Cooperation between the Indian Defense Research and Development Organisation and Russia’s Mashinostroyeniye Company began in 1998, with the first successful test of the BrahMos missile conducted in 2001. Since then, the missile has been employed aboard at least eight warships of the Indian Navy, and by three regiments of the Indian Army.
Negotiations are ongoing to export the technology to partner countries deemed appropriate by both India and Russia’s export control authorities. The collaborative project has not ended, with the joint venture now developing the BrahMos II – a hypersonic scramjet missile expected to complete R&D and enter testing in 2017.
Russia’s T-90S tank to fill India’s equipment gaps
On a more conventional level, India has often employed Russian technology to rapidly fill crucial orders left undelivered by delays in domestic defence manufacture. In the 1990s and early 2000s, India purchased hundreds of Russian T-90S MBTs due to delays with the indigenously manufactured Arjun tank. As India already manufactured the earlier T-72, designed in Russia, the Russian third-generation tank was considered a logical choice to streamline production, training, and deployment.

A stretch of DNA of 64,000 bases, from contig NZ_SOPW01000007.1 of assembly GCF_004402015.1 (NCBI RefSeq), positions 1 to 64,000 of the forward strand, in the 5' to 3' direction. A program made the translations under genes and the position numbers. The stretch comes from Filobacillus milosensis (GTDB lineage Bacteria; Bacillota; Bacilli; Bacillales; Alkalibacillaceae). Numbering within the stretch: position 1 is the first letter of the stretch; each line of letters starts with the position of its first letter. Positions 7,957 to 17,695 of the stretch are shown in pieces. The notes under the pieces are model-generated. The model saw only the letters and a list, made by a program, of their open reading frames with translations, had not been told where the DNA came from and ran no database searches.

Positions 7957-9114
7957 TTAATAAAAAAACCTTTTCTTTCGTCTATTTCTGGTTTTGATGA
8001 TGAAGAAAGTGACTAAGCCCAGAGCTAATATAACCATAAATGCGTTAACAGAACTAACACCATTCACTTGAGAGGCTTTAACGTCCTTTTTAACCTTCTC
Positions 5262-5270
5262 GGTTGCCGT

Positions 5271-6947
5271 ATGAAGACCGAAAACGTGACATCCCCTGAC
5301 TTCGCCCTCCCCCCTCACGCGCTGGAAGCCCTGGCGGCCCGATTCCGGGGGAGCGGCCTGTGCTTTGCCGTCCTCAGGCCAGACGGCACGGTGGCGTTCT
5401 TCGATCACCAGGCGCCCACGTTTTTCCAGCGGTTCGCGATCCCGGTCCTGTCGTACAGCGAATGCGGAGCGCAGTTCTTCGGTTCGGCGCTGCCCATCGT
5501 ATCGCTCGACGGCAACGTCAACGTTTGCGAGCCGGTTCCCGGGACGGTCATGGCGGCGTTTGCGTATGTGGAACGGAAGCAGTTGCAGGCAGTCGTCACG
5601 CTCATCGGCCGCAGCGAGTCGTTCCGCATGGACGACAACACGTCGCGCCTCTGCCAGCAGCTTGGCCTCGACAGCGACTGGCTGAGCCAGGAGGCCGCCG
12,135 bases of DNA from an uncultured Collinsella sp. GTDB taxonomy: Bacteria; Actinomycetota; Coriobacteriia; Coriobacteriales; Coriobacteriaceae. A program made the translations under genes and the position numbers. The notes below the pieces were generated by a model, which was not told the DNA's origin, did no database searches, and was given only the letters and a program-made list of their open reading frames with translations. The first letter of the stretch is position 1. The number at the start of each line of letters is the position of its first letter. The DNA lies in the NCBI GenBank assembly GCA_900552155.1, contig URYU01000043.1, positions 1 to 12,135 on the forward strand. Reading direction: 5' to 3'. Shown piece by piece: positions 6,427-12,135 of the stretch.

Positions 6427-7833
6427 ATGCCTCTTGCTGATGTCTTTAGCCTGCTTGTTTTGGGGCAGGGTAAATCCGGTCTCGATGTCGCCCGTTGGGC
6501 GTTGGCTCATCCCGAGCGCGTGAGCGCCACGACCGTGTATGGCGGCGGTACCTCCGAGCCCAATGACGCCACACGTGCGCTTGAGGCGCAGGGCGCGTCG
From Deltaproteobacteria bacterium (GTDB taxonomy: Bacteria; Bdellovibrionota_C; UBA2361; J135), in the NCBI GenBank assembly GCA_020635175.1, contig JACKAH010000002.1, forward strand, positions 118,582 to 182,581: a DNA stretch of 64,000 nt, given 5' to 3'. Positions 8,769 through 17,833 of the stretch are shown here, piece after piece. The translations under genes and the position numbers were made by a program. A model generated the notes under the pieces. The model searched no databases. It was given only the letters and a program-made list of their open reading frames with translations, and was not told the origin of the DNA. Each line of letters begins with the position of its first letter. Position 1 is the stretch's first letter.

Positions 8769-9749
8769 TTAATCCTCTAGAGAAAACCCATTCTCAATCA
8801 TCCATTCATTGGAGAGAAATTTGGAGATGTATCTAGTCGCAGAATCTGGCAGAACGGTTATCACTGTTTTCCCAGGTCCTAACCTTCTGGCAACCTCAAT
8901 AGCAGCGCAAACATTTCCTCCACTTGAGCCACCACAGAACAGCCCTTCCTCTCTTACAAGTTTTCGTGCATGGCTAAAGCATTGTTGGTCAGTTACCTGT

While the Arjun compared favourably to the T-90S, a further contract worth $800m was signed with Russia for licensed manufacture of an additional 330 T-90S MBTs in 2006 between Russia’s Uralvagonzavod and India’s Heavy Vehicles Factory. India remains the largest user of this variant, and the country’s order of battle is expected to include more than 1,400 T-90S platforms by 2020, a huge quantity compared to around 400 Arjuns deployed.
This synthesis of external purchase and domestic manufacture under license again elucidates a deeply embedded bilateral collaborative relationship between the two countries, and also reaffirms India’s confidence to appoint a foreign-designed MBT at the heart of its armoured programme.
INS Vikramaditya: when things go wrong
Not all has been copasetic, however, in Russian produced platforms for the Indian armed forces. The INS Vikramaditya has been called a black stain on the otherwise snow-white sheet of the two countries’ positive defence technology relationship. The project was a sound idea, but the execution has left much to be desired.
Purchased by the Indian Navy from Russia in 2013, this Kiev-class aircraft carrier project was plagued by overspending and systems integration failures. Sea trials originally quoted at $27m ultimately cost the Indian MoD $550m. Then problems in further refitting the carrier led to an argument which prompted Russia’s then-president Medvedev to intervene in 2009 and force the project along with executive pressure and extra-budgetary funds.
While the carrier has since entered service, it ultimately prompted the initiation of an indigenously built carrier project, the Vikrant, which is likely to be a joint venture with the US rather than Russia, indicating a potential souring of the two BRICS countries’ relationship.